frore (adj.) Look up frore at Dictionary.com
"frosty, frozen," archaic (but found in poetry as late as Keats), from Old English froren, past participle of freosan (see freeze (v.)).
frosh (n.) Look up frosh at Dictionary.com
student colloquial shortening and alteration of freshman, attested by 1915, "perh. under influence of German frosch frog, (dial.) grammar-school pupil" [OED].
frost (n.) Look up frost at Dictionary.com
Old English forst, frost "a freezing, becoming frozen, extreme cold," from Proto-Germanic *frusta- (cognates: Old Saxon, Old Frisian, Old High German frost, Middle Dutch and Dutch vorst), related to freosan "to freeze," from PIE *preus- "to freeze; burn" (see freeze (v.)). Both forms of the word were common in English till late 15c.; the triumph of frost may be due to its similarity to the forms in other Germanic languages.
frost (v.) Look up frost at Dictionary.com
1630s, from frost (n.). Related: Frosted; frosting.
frostbite (n.) Look up frostbite at Dictionary.com
also frost-bite, 1813, from frost (n.) + bite (n.).
frostbitten (adj.) Look up frostbitten at Dictionary.com
also frost-bitten, 1550s, from frost (n.) + bitten.
frosted (adj.) Look up frosted at Dictionary.com
1640s of whitening hair; 1680s of glass; 1734 of sugar or icing, past participle adjective from frost.
frosting (n.) Look up frosting at Dictionary.com
1610s as an action; 1756 as a substance; meaning "cake icing" is from 1858; verbal noun from frost (v.).
frosty (adj.) Look up frosty at Dictionary.com
Old English forstig, fyrstig (cognates: Dutch vorstig, German frostig); see frost (n.) + -y (2). Figurative use from late 14c. Related: Frostily; frostiness.
froth (n.) Look up froth at Dictionary.com
c.1300, from an unrecorded Old English word, or else from Old Norse froða "froth," from Proto-Germanic *freuth-. Old English had afreoðan "to froth," from the same root. The modern derived verb is from late 14c. Related: Frothed; frothing.
frothy (adj.) Look up frothy at Dictionary.com
1530s, from froth + -y (2). Related: Frothiness.
frottage (n.) Look up frottage at Dictionary.com
1933, from French frottage "rubbing, friction," from frotter "to rub," from Old French froter "to rub, wipe; beat, thrash" (12c.), from Latin fricare "to rub" (see friction). As a paraphilia, it is known as frotteurism.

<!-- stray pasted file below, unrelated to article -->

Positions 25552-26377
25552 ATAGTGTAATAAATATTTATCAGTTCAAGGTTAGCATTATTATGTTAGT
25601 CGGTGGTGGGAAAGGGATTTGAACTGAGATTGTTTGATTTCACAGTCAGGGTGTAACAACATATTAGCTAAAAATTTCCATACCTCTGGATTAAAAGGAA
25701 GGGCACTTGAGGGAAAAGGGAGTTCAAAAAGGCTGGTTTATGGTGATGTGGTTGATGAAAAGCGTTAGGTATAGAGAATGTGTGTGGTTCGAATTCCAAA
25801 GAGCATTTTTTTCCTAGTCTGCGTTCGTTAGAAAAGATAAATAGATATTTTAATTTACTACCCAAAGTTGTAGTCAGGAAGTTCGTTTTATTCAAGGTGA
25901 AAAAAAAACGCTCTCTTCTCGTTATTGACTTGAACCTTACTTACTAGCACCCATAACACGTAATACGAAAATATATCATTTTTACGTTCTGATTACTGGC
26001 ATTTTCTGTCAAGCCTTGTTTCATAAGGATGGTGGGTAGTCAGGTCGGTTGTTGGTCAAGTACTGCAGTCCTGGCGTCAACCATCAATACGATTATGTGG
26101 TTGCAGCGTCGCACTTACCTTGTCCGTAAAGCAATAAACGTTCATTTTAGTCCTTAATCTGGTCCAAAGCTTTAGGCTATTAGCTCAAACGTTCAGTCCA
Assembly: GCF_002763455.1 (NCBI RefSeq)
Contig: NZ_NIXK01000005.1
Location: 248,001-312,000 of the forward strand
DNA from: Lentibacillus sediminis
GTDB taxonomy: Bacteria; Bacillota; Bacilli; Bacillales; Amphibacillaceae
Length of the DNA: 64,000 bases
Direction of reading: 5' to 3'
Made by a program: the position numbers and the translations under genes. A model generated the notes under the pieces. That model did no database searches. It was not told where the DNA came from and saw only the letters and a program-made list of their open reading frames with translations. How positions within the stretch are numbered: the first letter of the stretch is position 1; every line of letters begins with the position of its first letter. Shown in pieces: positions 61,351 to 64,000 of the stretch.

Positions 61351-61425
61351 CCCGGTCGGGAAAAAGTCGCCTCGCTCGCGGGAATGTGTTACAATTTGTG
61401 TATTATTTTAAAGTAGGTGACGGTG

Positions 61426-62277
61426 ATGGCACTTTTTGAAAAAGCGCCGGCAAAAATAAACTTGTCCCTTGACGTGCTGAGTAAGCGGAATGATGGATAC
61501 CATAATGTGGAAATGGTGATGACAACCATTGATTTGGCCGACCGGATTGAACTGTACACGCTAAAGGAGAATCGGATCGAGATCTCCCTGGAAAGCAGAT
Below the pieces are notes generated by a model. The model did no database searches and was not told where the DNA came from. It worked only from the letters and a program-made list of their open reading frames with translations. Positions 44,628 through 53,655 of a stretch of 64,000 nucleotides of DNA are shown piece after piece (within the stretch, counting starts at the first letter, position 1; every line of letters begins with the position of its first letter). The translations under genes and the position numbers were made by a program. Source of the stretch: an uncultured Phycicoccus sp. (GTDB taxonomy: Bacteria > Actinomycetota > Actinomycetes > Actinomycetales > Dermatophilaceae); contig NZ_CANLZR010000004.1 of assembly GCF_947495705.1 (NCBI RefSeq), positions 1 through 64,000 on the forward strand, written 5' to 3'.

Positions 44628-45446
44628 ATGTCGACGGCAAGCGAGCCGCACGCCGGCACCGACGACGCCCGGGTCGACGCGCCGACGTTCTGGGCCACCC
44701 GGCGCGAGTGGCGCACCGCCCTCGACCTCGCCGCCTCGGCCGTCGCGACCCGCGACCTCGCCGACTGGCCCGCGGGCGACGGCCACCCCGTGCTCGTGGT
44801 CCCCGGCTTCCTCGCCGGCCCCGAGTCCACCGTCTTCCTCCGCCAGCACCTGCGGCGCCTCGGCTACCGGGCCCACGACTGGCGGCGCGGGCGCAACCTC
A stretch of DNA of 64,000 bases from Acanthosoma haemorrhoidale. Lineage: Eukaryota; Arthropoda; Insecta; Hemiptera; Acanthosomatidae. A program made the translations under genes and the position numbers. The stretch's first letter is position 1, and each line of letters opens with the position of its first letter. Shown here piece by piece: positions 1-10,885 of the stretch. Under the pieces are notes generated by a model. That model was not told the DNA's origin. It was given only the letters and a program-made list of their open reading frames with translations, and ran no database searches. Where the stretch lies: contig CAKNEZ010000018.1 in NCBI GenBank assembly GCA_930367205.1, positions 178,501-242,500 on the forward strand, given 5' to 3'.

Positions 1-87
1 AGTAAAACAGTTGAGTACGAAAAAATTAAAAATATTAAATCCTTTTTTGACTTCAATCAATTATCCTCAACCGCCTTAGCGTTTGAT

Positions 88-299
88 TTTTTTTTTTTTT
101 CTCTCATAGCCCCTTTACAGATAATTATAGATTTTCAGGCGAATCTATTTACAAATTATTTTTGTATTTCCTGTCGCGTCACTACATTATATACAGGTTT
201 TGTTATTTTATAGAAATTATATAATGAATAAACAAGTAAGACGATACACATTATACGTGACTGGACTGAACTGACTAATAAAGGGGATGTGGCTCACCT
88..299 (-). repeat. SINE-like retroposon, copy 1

frou-frou Look up frou-frou at Dictionary.com
1870, "a rustling," from French (19c.), possibly imitative of the rustling of a dress. Meaning "fussy details" is from 1876.
frounce (v.) Look up frounce at Dictionary.com
c.1300, "to gather in folds," from Old French froncier, from fronce (n.), of unknown origin. Related: Frounced; frouncing.
frow (n.) Look up frow at Dictionary.com
"Dutchwoman," late 14c., from Middle Dutch vrouwe (Dutch vrow), cognate with German Frau (see frau).
froward (adv.) Look up froward at Dictionary.com
Old English fromweard "turned from or away," from from + -weard (see -ward). Opposite of toward, it renders Latin pervertus in early translations of the Psalms, and also meant "about to depart, departing," and "doomed to die." Related: Frowardly; frowardness.
frown (v.) Look up frown at Dictionary.com
late 14c., from Old French frognier "to frown or scowl, snort, turn one's nose up," related to froigne "scowling look," probably from Gaulish *frogna "nostril" (compare Welsh ffroen "nose"), with a sense of "snort," or perhaps "haughty grimace." Related: Frowned; frowning.
frown (n.) Look up frown at Dictionary.com
1580s, from frown (v.).
frowsty (adj.) Look up frowsty at Dictionary.com
"having an unpleasant smell," 1865, of unknown origin; perhaps related to Old French frouste "ruinous, decayed," or to Old English þroh "rancid;" both of which also are of uncertain origin.
frowzy (adj.) Look up frowzy at Dictionary.com
also frowsy, 1680s, possibly related to dialectal frowsty (q.v.).
frozen (adj.) Look up frozen at Dictionary.com
mid-14c., past participle adjective from freeze (v.). Figurative use is from 1570s. Of assets, bank accounts, etc., from 1922.
fructify (v.) Look up fructify at Dictionary.com
early 14c., from Old French fructifiier (12c.) "bear fruit, grow, develop," from Late Latin fructificare "bear fruit," from Latin fructus (see fruit) + root of facere "make" (see factitious). Related: Fructified; fructifying.